Guitar: Jack Thammarat
Guitar 2: Lee Onn
Guitar 3: Mustaffa "Tapok" Ramly
Bass: Tengku Dinkhalish
Drums: Eizaz Azhar
Sound Engineer: Eizaz Azhar

Thammarat (born December 25, 1979) is a guitarist from Thailand. Best known as the winner of Guitar Idol 2009 competition. He has acknowledged the influence of many guitarists including Pop the Sun, Prart, Joe Satriani, John Petrucci, David Gilmour, Alex Lifeson, Steve Vai, Eric Johnson, Steve Lukather, Gary Moore, Scott Henderson, Robben Ford, Frank Gambale, Greg Howe and more.

Finally everything comes together, and this is the result. Jack's videos are below - do enjoy the show!

By Eizaz Azhar

Hi guys! Most of you may know me as a teacher in the music store Mama Treble Clef Studio and in-house musician (technician/admin guy/IT department/repairman/brute strength lifting dude/the guy you turn to when everything goes wrong and want things fixed in the shortest time possible without prior notice) among other things. I've been given the task of chronicling events that will be going on for the next good month or two. So here I am, writing this on my (infamous red-flamed decorated Toshiba Qosmio that weighs 7kg) notebook in a new, empty lot that we will be moving in shortly. Thing is, we've been talking about moving and all for quite some time now as some of my students might be able to attest to, and it's finally coming around. This, however exciting and fun it may seem - and actually is, I assure you - poses a bit of an issue to some members of the team (okay only two), particularly Ray Lee (right) and myself.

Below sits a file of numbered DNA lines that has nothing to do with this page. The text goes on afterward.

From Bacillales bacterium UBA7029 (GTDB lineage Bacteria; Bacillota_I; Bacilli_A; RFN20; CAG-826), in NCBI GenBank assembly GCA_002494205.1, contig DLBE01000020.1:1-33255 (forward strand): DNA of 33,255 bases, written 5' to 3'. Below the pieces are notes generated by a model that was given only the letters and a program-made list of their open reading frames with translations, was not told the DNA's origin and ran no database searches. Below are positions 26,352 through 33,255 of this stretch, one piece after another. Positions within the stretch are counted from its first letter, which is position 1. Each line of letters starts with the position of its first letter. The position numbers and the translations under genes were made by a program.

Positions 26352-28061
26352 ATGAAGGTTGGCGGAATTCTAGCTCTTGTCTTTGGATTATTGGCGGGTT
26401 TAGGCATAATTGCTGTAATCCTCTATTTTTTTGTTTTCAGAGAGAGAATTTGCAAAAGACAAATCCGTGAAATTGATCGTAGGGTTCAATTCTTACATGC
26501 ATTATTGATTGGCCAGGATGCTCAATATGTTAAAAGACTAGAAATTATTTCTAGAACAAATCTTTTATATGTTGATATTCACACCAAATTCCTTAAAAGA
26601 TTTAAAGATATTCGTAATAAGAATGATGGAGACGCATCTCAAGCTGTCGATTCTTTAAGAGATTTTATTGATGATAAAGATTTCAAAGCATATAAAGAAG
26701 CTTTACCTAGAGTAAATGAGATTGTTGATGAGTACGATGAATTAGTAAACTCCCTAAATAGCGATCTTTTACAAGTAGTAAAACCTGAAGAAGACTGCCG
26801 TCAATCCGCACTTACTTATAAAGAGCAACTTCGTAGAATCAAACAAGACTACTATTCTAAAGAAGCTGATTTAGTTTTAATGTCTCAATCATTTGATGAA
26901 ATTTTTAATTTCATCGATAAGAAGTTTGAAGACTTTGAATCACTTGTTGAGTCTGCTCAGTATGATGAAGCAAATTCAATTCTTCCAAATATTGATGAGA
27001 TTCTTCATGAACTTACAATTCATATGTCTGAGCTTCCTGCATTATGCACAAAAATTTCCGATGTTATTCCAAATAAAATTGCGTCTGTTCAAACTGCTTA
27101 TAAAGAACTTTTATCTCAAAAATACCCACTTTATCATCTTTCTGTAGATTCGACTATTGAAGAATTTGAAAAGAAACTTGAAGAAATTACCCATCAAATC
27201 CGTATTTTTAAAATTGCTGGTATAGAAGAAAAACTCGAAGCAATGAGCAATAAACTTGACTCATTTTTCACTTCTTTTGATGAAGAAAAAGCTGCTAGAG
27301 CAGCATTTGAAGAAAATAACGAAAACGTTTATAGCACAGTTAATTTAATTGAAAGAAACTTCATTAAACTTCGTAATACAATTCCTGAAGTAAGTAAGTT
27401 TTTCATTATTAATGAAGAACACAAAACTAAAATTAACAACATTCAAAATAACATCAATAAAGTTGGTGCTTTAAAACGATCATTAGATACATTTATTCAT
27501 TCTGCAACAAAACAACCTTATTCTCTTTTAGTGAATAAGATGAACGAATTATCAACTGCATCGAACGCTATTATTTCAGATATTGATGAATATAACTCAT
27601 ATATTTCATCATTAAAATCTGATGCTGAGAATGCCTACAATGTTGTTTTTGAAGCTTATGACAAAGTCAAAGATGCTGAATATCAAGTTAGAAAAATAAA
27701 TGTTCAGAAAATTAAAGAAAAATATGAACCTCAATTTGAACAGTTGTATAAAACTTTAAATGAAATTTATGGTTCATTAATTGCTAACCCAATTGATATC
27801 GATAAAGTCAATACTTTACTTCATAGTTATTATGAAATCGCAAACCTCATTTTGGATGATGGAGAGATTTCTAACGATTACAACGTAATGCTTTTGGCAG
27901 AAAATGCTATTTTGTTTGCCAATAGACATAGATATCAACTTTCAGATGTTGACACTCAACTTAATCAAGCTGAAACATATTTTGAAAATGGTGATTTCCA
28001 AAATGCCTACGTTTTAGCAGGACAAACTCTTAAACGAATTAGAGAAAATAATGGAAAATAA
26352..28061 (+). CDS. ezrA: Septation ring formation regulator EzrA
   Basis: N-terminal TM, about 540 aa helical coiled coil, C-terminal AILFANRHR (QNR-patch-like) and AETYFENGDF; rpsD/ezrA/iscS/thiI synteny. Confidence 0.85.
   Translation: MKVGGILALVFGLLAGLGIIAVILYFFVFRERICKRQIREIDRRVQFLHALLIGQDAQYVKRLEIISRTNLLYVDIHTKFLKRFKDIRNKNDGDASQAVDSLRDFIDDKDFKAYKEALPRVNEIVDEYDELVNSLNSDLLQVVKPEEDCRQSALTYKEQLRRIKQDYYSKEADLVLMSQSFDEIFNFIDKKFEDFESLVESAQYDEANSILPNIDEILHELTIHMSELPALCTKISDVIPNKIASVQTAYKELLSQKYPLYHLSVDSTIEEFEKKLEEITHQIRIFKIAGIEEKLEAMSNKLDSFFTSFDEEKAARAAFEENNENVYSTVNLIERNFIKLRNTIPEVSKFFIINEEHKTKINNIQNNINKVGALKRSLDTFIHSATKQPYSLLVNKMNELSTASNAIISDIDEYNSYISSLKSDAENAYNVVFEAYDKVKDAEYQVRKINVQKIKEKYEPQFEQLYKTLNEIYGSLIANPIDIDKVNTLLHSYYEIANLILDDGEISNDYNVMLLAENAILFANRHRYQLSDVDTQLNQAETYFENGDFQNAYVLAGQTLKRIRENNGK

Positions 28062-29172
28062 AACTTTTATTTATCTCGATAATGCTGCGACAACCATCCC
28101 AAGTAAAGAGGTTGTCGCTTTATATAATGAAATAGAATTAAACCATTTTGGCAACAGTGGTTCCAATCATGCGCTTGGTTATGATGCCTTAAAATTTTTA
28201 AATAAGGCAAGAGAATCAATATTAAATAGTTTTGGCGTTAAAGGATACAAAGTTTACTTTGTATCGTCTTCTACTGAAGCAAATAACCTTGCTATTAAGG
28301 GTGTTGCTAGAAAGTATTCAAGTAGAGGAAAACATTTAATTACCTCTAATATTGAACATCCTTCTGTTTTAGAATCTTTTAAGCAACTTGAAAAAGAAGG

A bit about the company background; we started out as a small, miniature lot with practically 3 guitars, 2 pianos and around 50 students back in 2005-2006. Back then it was much simpler; a 300 square foot room that we basically furnished and renovated ourselves. A few years later we came up with the recording studio which we also furnished on our own, and the current 3 conjoined lots which, yes, we did ourselves. One reason was due to our budget (read; lack thereof) and simply because we didn't have much to do around the tiny store anyway, and also picked up a bunch of skills - mainly dangerous, tiring and monotonous - like installing partitions, wiring the ceiling and lighting, as well as sitting in an enclosed room with cancerous toxic fumes.